Established in 2008 with an award from the National Science Foundation, the National Institute for Mathematical and Biological Synthesis brings together researchers from around the world to collaborate across disciplinary boundaries to find creative solutions to today's complex biological problems. The NIMBioS process and its results have united the forces of diverse academic communities, transforming the landscape of scientific research and education in the United States and the world. Read more »
My most exciting current research work is probably a project that was started during a Working Group at NIMBioS in Tennessee, looking at how interactions between pathogens can be disentangled from survey data.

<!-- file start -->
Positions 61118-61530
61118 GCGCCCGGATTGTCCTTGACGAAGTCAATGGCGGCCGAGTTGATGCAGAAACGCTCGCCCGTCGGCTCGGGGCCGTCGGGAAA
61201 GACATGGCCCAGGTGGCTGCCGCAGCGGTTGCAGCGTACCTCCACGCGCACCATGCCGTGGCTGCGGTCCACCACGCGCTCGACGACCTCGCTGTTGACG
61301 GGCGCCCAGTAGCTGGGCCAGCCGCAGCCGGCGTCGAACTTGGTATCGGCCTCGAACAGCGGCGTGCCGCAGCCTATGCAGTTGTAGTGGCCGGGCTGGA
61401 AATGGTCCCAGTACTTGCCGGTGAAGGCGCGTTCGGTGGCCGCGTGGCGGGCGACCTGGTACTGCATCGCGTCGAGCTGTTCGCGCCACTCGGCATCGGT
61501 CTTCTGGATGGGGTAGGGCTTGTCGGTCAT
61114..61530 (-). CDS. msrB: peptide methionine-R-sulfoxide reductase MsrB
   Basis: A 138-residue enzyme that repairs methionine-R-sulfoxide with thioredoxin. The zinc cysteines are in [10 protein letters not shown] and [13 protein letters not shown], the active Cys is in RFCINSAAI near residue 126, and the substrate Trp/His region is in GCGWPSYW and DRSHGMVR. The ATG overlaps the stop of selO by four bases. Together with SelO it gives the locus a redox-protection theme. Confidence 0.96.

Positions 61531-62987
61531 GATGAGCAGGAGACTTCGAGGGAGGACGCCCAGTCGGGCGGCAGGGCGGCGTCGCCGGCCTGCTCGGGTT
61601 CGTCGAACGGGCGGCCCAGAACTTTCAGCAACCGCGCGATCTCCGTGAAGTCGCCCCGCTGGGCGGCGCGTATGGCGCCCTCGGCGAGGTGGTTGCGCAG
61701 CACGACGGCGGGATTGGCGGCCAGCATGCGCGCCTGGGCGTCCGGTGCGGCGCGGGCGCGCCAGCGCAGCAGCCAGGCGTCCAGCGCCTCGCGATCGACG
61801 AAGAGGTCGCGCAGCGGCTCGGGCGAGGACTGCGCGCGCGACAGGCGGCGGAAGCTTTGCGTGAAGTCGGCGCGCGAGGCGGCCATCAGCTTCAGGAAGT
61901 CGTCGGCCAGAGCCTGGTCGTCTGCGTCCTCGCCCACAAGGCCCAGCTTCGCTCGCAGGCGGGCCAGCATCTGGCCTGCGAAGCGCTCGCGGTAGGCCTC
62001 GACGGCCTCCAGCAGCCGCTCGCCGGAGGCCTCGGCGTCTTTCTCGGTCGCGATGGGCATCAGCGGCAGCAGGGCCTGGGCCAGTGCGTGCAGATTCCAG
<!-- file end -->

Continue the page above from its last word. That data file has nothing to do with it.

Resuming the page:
Nik Cunniffe, Mathematical Biology, University of Cambridge
Extending the theory about plant-soil feedback in the social network of trees.
In a new study published in Nature Ecology & Evolution, researchers mathematically describe the social network that creates and maintains forest biodiversity. The paper presents a general equation that characterizes the interactions of any tree-microbe network, whether it consists of two or 2,000 species, by a single number. The work was the result of the activities of a NIMBioS Working Group, including two NIMBioS postdoctoral fellows and a sabbatical visitor.
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